Mental Wellbeing: Mindfulness

Hey lovelies!

First of all, give yourselves a round-of-applause for getting through the last few months, 2021 has definitely been pretty stressful! This year, I want to try and in-cooperate more psychology into my blog and so I thought I’d start March off with some positive psychology. 2020 was a very challenging year for many of us and 2021 hasn’t been any better and so I want to share some simple wellbeing exercises we can all try to help our mental wellbeing. 

So, I thought I’d start this month on a high note and how better to do that than talking about mindfulness? I’m sure you all have come across the term mindfulness but maybe you don’t know much about it or you do but want to know about other practices you can try, so this post will hopefully give you a small introduction into the world of mindfulness as well as some simple exercises you can try at home. 

Mindfulness means paying attention in a particular way: on purpose, in the present moment, and non-judgementally. Knowing what you are doing while you are doing it, is the essence of mindful practice (Jon Kabat-Zin).

There are 7 principles of mindfulness: non-judging, patience, beginner’s mind, trust, non-striving, acceptance and letting go. In mindfulness practice the individual uses elements of mindfulness meditation to develop their self-awareness and their understanding of what is happening in the present moment. 

There are many benefits of mindfulness, first of all it teaches us that we cannot change the past nor have full control over the future. Therefore, mindfulness practice teaches us to accept situations that are out of our control. Developing mindfulness is also associated with improvement in psychological well-being (Brown, 2007), improvement in attention and concentration (Jho, 2007) and reduction in experiences of anxiety and depression (Grossman, 2004).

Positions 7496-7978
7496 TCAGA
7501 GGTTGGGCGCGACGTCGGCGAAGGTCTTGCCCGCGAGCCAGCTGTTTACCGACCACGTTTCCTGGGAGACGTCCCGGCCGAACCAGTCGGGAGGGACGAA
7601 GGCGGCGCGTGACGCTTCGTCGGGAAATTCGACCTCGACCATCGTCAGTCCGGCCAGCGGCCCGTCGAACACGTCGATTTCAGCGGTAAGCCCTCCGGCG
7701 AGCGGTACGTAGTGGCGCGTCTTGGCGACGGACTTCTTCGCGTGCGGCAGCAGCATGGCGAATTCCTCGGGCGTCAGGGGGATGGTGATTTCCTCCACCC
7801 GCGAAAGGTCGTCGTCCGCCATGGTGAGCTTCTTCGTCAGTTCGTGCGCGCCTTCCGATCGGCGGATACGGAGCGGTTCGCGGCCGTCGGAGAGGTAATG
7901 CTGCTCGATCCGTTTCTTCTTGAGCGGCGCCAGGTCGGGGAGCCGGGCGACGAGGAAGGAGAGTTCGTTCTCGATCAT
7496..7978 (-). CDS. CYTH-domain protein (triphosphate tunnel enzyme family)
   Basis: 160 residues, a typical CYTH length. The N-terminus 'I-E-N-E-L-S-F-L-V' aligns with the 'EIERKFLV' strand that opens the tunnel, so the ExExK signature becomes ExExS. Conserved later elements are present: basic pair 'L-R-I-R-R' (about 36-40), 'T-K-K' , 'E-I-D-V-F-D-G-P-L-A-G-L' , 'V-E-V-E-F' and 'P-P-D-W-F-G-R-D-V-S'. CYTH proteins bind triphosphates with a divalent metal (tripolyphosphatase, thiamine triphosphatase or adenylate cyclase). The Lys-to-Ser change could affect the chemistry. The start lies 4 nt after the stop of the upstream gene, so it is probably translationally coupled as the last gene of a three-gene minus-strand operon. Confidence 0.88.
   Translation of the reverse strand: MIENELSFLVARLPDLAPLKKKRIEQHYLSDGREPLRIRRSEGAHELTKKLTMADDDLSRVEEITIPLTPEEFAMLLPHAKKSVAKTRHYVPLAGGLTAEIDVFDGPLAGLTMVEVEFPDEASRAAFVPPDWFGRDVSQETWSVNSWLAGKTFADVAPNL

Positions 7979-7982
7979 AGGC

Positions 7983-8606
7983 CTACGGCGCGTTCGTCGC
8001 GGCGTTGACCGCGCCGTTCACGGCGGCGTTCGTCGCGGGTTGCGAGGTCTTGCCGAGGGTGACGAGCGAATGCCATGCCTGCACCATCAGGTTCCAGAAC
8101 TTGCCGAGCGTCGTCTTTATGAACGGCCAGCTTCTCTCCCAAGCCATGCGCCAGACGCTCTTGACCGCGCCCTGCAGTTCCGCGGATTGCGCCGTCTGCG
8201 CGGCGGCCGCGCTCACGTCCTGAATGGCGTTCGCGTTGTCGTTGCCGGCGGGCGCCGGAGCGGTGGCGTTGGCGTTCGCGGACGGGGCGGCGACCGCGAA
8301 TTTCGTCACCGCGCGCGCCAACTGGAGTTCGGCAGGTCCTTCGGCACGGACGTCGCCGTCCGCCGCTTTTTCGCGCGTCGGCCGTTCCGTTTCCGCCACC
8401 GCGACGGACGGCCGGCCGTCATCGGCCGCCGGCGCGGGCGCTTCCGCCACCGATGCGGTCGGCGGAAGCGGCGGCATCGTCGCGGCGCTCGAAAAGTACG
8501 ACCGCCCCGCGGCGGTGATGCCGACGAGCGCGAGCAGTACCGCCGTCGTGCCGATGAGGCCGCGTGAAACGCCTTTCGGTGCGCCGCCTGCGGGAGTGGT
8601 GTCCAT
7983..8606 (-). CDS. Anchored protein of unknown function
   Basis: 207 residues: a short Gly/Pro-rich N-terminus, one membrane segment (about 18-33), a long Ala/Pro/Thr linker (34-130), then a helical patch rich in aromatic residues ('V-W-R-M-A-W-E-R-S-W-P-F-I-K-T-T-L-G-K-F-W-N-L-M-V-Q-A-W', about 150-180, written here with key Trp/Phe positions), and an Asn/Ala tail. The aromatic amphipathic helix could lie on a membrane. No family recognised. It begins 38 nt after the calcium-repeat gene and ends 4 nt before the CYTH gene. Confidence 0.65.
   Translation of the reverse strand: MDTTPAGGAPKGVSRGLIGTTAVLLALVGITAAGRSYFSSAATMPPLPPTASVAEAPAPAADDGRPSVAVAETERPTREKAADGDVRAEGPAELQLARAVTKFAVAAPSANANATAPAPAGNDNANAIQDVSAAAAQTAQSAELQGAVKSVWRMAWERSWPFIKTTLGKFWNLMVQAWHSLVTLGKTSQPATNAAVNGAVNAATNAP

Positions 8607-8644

Here are some simple mindful exercises you can try at home:

  • Mindfulness Minute – stop for one full minute. Become aware of your breathing and bodily sensations – allow your mind to settle. 
  • Mindfulness Eating – eat 1 or 2 meals every week alone, in complete silence. Slow down – pay close attention to the tastes and textures of your food. 
  • Mindfulness Breathing – for a few minutes a day, take time to breathe slowly and purposefully. Breathe for the count of three, hold and breathe out for the count of three. 

I hope you found this post helpful and if you do try any mindful practices at home, I’d love to hear all about it! For those of you who want to know about mindfulness and some of the research conducted in this particular field, I have referenced some interesting articles below. 

  • Effects of Mindfulness-Based Stress Reduction (MBSR) on Emotion Regulation in Social Anxiety Disorder – Goldin and Gross (2010)
  • Interventions of Reduce Stress in University Students: A Review and Meta-Analysis – Regehr, Glancy and Pitts (2013)
  • Does Mindfulness Meditation Improve Anxiety and Mood Symptoms? – Toneatto and Nguyen (2007)

Hope you have a lovely day and I’ll see you soon with another post 

Thank you, 

Sharuni x

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